Gwyn: I use photos from the net and PMDG screenshots to create my designs. I design and draw everything with the accent on practicality and ease of manufacture. My parts are not strictly photoreal Boeing, but if the drawings I make are correct, I know the parts will work. It's what I do for a living. Occasionally, improvements and mistakes happen during the building, but I try my best to avoid lost time doing rework. I don't really want to use any real aircraft parts because the challenge of creating replica parts to me is a big part of the hobby, plus the cash flow is always a problem! I have built my sim to work reliably and to be tough enough to hopefully survive any novice who sits in it. I have always had in mind the end product looking similar to an arcade car racing game. I am using 6mm PVC sheeting called "Trovidur" for the main components. It easy to machine with a router and doesn't need painting. I made the MIP in a day, it's obviously not finished yet but I'm pleased with the result so far. The PVC is expensive so I always take extra care machining it as mistakes can be costly. I doubled the thickness of the PVC where the monitors sit to achieve the correct chamfer depth.
IFSBI: You have a very interesting set of rudder pedals and there control. Could you explain a little about your design?
Gwyn: The rudder design came to me looking at a go-cart's steering set up. It is simple, quiet, and self centres really well. I have to admit that my rudder hinges aren't the best and I will be reworking them soon. The pivot points are too low and there isn't enough spring tension on the tilt braking movement. It's an easy fix but I'm concentrating on the radio box and centre console at the moment. The pedals are made from the same PVC and are plastic welded. I might replace them with aluminium units later on as I've just made a successful press jig for folding aluminium.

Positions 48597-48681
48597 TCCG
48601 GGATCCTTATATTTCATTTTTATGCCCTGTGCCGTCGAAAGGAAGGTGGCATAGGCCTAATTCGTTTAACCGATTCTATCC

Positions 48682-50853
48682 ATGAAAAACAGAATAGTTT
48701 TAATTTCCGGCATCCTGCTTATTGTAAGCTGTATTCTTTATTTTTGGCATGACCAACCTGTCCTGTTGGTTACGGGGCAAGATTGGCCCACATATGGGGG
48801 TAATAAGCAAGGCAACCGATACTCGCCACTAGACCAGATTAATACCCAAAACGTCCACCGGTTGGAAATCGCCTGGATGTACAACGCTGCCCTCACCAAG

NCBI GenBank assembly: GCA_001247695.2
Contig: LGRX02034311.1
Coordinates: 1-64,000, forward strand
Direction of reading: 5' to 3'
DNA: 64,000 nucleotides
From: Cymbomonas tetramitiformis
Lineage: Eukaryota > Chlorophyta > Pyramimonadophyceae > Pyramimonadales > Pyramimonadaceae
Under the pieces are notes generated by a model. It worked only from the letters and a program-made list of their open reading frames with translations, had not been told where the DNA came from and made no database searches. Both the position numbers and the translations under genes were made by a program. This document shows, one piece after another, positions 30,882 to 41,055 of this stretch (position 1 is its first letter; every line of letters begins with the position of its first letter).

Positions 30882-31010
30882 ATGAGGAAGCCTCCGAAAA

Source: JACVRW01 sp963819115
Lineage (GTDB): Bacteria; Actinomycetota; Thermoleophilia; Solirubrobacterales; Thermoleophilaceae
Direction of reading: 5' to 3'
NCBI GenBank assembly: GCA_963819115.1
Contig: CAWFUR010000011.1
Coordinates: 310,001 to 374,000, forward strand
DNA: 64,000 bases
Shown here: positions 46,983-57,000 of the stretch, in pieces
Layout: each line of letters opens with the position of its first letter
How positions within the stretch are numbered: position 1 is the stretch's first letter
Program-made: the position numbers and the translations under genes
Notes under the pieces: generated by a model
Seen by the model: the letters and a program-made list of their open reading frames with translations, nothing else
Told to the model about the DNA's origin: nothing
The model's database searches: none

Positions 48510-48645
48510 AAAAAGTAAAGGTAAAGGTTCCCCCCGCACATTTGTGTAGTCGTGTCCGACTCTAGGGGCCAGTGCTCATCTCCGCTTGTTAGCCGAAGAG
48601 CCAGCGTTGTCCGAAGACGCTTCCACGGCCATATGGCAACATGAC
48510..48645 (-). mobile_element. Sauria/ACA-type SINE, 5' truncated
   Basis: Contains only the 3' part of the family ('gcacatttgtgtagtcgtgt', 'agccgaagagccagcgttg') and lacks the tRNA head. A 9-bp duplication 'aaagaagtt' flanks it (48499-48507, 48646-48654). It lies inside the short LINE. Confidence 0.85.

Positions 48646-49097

IFSBI: Where there any special problems that you came across while building the cockpit?
Gwyn: Yes, the PC technical side still to come. I can make parts but I don't know how to do phidgets, multiple monitor set ups and all that stuff, I joined IFSBI to share it's valuable resources and gain help from like minded people to help me finish it off my sim later on. IFSBI rocks!
IFSBI: Does your family support you in this project?
Gwyn: My wife was a bit worried when I started bringing home steel frames and car seats, but now the sim is starting to look like something, she is more accepting and occasionally shows it off to her friends and visitors. She is studying to be a speech pathologist so we are on one income for another two years so I'm not spending much on the sim just pocket money. In a couple of years I will buy the new PC, projector and sound system all at once to finish it off.
IFSBI: Do you have a web site where you post your project?
Gwyn: I only have pics at IFSBI at the moment but would like to build a website soon but I don't have skills in that area. Something I do intend to explore. I am really pleased that I have found people at IFSBI willing to help with the PC side of things and am pleased to share my mechanical skills to anyone who has the need..
IFSBI: Are there any other Hobbies or interest that you are also involved in?
Gwyn: I am a musician with a passion for Pink Floyd and I'm currently playing keyboards and 12 string guitar in a Pink Floyd tribute band called "PULSE". I am into sound recording and editing and have created three CDs for paying customers to date. I build small furniture pieces for my daughter's dolls so she appreciates her dad's workskills, "My daddy's a fixer", she says. I like playing playstation with my boy, Ace Combat 4 is a pretty good sim and he's getting quicker in the car racing. I'm always encouraging him to become a pilot to pay off his parent's bills!
IFSBI: Is there anything, during the build, you can recommend to prepare our readers for when building a project?
Gwyn: Take plenty of time to design and draw, success is all in the planning. Look for useful parts to use on your travels, scrounge parts to keep the costs down. Eg. my yoke columns are 2" PVC pipe with a tee glued on one end and one side of the tee is cut away. About $5 each column. the yoke handles are all made from PVC pipe and elbows, (already hollow for wiring), cost about $15 each to make. Prepare to part with quite a bit of cash as the things you can't make are expensive, eg. projector, monitors, software, switches, globeholders, etc. See problems as challenges, not problems. When you're stuck for an idea, move on to a different part of the project until the solution comes to you. Don't believe it will be finished one day, It's your hobby remember! Take your time and do it right the first time to avoid rework.